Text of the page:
How to be an I. T genuis

3
(1)

If you are passionate about learning new things, fascinated by computers, and enjoy problem-solving, you can become a computer genius. And don’t worry if you can’t pursue a computer science degree. You can build computer mastery by combining a solid understanding of computer fundamentals with hands-on experience, troubleshooting skills, and knowing how to find useful information. 

1. Find (and read) a book for a beginner. Even if you are not brand new to using a computer, getting a book for beginners is a great way to fill the gaps in your knowledge. Ask your librarian to show you books for beginning computer users, search your favorite bookseller’s website for “computers for beginners,” or try one of these:

Any computer-related book in the “For Dummies” series, such as PCs for Dummies or Macs for Dummies. 

2. Learn the names of the hardware in your computer. To become a computer genius, you will need to understand how the different parts of a computer work with one another.

Everything inside of your computer is connected to the motherboard, including the CPU, which acts as the computer’s “brain.”

RAM stores data that’s currently in use. Become familiar with how it works with and connects to the motherboard.

Peripheral cards add functions to the computer. Learn about sound, networking, and video cards.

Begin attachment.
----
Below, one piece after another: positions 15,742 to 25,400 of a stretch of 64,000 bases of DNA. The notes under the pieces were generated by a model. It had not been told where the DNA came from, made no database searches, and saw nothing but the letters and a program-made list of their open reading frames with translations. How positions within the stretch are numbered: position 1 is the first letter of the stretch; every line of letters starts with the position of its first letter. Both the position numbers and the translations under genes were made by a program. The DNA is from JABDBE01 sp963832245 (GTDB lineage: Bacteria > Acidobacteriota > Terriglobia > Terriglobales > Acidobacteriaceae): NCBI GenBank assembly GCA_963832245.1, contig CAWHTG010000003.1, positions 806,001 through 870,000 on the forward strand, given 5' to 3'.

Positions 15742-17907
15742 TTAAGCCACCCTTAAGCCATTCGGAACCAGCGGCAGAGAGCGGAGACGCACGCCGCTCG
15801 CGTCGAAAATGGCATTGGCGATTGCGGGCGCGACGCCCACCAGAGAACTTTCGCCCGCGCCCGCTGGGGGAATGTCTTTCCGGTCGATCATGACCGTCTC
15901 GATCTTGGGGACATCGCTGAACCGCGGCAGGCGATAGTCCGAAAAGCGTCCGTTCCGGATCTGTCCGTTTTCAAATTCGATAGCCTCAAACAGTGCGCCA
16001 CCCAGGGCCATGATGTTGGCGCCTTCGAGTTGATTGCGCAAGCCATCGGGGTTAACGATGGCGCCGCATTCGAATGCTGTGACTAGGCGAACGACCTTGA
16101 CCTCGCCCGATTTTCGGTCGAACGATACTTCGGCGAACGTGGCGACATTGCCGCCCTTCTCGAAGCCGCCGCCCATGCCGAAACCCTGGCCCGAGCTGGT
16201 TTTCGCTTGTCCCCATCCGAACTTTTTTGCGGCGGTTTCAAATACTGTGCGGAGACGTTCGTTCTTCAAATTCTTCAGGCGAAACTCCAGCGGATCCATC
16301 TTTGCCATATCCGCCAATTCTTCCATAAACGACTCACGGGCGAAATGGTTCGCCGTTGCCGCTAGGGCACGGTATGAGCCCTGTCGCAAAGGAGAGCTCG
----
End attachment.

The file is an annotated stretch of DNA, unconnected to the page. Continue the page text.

Storage and disk drives are places to store data. Research hard drives, CD/DVD-ROM drives, and removable media like USB flash drives and SD cards. 

3. Go to a computer store and try out the latest technology. Each computer’s hardware specs should be visible on a label or sign near the unit. Notice the different amounts of RAM, different CPU brands and speeds, and different screen resolutions.

Try opening the same program on different computers and notice differences in speed.

Ask a salesperson which computers they recommend for various tasks. For example, “Which of these units is good for gaming?” or “Which would you recommend to someone who just needs to write papers for college?” Then, observe the difference in specs between the different computers.

4. Watch YouTube videos of people opening their computers. Watch other computer geniuses install RAM or replace dead hard drives to get a sense of what these tasks entail.[1] Listen carefully as the person describes what they are doing

5. Open your computer and locate each hardware component. If you’re feeling confident, look inside your own computer to see how the different hardware components connect to one another.

If you feel apprehensive, ask someone who knows more about computers to walk you through the process.

Never open a computer unless the machine is on a sturdy surface and you are properly grounded.

Disclaimer: Every member is solely responsible for anything that he/she posts or uploads on Nigerpress. Opinions and statements expressed by our users and third parties are theirs alone and not of Nigerpress. Content created by third parties is the sole responsibility of the third parties and its accuracy and completeness are not endorsed or guaranteed by Nigerpress.

Leave a Reply